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Case Reports in Medicine
Volume 2013 (2013), Article ID 653925, 3 pages
http://dx.doi.org/10.1155/2013/653925
Case Report

An Unusual Cause of Altered Mental Status in Elderly—Acute Cerebellitis: A Case Report and Review

Department of Internal Medicine, B-301 Clinical Center, Michigan State University, East Lansing, MI 48824, USA

Received 12 August 2013; Revised 15 October 2013; Accepted 21 October 2013

Academic Editor: Martin G. Mack

Copyright © 2013 Priyank Patel et al. This is an open access article distributed under the Creative Commons Attribution License, which permits unrestricted use, distribution, and reproduction in any medium, provided the original work is properly cited.

Abstract

Acute cerebellitis is a rare diagnosis found mostly in the pediatric population. The etiology, in most instances, is unknown. We describe the case of a 61-year-old woman who presented with acute mental status changes, signs of cerebellar dysfunction, and MRI findings of acute cerebellitis. A brief review of the existing literature and comparison of our case with previous reports are also presented.

1. Introduction

Acute cerebellitis (AC) is a rare inflammatory syndrome characterized by rapid onset of cerebellar dysfunction, usually without an obvious etiology. It is often used with the term “acute cerebellar ataxia” which is appropriately described as syndrome of cerebellar dysfunction; however there exists some overlap due to unclear mechanisms of underlying pathophysiology [1]. There has been a debate about its progression, since both a benign and a fulminant course have been described in previously reported cases. Complications such as tonsillar herniation, hydrocephalus, and severe cerebellar atrophy can occur. The majority of the cases have been reported in the pediatric population, with extremely few adult cases. We describe the case of a 61-year-old woman who presented with acute mental status changes, signs of cerebellar dysfunction, and MRI findings of AC.

2. Case Report

A 61-year-old female was brought to the emergency department with an altered mental status. The neighbors notified emergency services (EMS) when they did not see her for 2 days. She was found in a confused state, lying on the kitchen floor. She was hemodynamically stable at the time of initial evaluation. Past medical history included osteoarthritis of the knees and alcohol dependence for the last 2 years. Her family history was noncontributory. She was admitted for alcohol detoxification 10 months prior to this event. On exam, her temperature was 98.3 F, blood pressure was 108/58 mm Hg, heart rate was 98 beats per minute, and respiratory rate was 18 per minute. She was awake but lethargic and disoriented to time, place, and person. Her gait was unsteady and she was not able to walk without assistance. Detailed neurological exam was notable only for bilaterally positive finger-to-nose test and intentional tremor of the upper extremities. Romberg test was not assessed due to her unsteadiness.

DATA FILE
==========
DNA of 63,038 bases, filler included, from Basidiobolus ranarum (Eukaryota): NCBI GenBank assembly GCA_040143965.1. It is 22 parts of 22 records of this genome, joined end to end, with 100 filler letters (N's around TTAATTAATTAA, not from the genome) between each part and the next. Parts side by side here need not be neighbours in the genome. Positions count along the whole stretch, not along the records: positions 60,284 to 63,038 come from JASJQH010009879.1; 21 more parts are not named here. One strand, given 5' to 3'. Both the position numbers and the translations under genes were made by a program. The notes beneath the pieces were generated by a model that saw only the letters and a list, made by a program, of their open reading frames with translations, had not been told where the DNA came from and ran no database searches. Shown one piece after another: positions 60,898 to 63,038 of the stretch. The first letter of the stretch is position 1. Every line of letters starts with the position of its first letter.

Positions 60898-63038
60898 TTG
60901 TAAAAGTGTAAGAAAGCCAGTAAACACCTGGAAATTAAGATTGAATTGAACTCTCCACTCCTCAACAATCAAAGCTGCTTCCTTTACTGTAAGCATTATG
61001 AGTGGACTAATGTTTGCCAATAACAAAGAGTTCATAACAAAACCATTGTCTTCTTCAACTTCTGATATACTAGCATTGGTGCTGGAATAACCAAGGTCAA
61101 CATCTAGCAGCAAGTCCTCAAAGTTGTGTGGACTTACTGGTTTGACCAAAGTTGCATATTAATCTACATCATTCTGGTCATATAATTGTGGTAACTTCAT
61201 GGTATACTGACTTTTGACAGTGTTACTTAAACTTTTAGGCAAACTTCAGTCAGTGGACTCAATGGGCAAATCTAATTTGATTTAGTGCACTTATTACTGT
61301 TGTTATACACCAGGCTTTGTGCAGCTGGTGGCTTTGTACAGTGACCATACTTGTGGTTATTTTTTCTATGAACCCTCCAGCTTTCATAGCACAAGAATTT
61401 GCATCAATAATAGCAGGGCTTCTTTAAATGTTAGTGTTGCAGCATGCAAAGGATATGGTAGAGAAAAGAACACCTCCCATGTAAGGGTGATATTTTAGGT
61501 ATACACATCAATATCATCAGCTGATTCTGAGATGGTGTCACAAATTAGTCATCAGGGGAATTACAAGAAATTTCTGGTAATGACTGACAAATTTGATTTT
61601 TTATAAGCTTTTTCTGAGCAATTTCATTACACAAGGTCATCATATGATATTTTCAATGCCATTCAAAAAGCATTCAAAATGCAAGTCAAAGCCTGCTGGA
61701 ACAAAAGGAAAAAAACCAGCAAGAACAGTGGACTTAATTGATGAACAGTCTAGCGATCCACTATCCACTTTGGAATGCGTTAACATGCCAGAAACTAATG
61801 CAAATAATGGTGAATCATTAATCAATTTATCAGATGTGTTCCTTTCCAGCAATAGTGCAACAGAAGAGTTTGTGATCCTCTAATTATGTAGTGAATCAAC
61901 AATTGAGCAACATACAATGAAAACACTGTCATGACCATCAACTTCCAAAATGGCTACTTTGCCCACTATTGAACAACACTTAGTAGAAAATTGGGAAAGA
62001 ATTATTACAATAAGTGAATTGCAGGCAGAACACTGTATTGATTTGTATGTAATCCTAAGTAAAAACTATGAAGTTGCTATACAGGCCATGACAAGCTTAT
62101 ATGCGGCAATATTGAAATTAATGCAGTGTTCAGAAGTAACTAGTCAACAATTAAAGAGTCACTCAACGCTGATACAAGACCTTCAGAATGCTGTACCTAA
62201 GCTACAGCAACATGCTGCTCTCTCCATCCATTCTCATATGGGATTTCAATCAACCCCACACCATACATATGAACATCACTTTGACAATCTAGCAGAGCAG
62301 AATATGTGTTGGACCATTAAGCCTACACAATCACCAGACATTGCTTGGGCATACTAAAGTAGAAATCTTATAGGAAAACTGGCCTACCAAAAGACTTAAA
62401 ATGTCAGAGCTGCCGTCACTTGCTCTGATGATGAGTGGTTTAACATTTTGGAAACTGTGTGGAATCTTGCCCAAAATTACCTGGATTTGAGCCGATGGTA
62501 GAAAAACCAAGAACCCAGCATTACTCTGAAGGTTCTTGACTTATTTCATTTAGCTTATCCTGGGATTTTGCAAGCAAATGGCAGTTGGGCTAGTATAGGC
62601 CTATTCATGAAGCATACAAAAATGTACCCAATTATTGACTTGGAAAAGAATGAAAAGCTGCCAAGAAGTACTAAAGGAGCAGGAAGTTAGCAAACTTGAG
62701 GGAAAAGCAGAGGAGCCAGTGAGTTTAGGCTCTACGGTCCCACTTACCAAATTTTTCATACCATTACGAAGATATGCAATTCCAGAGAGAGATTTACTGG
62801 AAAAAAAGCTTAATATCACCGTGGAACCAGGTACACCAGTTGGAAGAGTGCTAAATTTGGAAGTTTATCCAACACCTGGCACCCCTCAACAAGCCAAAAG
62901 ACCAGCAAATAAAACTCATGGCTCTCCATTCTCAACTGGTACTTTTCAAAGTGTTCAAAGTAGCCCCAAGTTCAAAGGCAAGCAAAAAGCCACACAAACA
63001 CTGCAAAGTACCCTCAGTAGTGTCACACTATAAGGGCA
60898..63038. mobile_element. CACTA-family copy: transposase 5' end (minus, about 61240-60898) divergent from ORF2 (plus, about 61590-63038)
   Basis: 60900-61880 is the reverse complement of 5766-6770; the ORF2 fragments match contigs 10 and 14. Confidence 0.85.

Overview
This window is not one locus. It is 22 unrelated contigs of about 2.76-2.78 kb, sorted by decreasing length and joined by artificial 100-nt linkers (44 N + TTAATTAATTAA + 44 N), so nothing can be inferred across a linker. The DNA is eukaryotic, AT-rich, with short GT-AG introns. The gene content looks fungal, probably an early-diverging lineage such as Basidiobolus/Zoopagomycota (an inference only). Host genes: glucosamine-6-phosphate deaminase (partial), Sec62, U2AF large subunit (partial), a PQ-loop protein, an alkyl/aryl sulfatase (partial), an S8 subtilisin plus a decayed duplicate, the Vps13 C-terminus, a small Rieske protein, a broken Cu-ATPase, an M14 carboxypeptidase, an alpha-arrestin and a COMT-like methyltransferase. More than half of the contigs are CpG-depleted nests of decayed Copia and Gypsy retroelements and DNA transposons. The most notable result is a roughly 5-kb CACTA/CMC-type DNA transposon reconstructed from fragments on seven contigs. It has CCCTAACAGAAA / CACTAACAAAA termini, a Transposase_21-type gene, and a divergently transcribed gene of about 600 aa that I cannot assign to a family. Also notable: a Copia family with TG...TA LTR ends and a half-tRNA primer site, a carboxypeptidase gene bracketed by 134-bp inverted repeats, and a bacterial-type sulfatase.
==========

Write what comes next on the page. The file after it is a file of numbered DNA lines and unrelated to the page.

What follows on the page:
Her initial blood work revealed a serum sodium of 115 mEq/L, potassium of 3 mEq/L, serum, serum magnesium magnesium of 1 mEq/L, and an anion gap of 20 other lab parameters, including complete blood count, urine drug screen, blood ethanol level and liver function testes were essentially normal. A brain CT showed age-appropriate atrophic changes. A lumbar puncture was not performed due to unclear reasons, most likely being code status precluding invasive procedures.

She was admitted to the hospital and adequately hydrated. On the second day of admission, her speech became garbled and she became more somnolent. Her temperature dropped to 94.8 F and was immediately transferred to the intensive care unit. The hypothermia was gradually reversed by forced warm air therapy using a Bair Hugger blanket. Over time, the patient became more somnolent and lethargic. She remained disoriented and became completely aphasic. She was also noted to have developed difficulty in swallowing her food. MR images of the brain showed diffusely abnormal signal within the cerebellum. The cerebellar cortex showed low signal on T1 and symmetrically increased signal intensity on T2-weighted images (Figure 1). There was increased signal on diffusion sequence throughout the cerebellar cortex (Figures 2 and 3). The radiologist interpreted this as “acute cerebellitis.” Further investigations to exclude alcohol related vitamin deficiencies were normal. Vitamin B12 levels of 749 pg/ml (211–911 pg/ml), folate of 4.76 ng/ml (<3.38 ng/ml considered deficient), thiamine of 129 nmol/L (80–150 nmol/L), copper of 1.03 mcg/mL (0.75–1.45 mcg/ml), and zinc 0.54 mcg/ml (0.66–1.10 mcg/ml). Peripheral blood herpes simplex virus (HSV) PCR was negative. Other viral panels were not obtained. Blood cultures during the admission were negative for any growth.: Although her hypothermia was successfully reversed, her altered mental status remained unchanged. She continued to be aphasic and dysphagic. After about a week of little or no improvement in her mental status, she finally began to verbalize—though confabulatory—while remaining oriented only to self.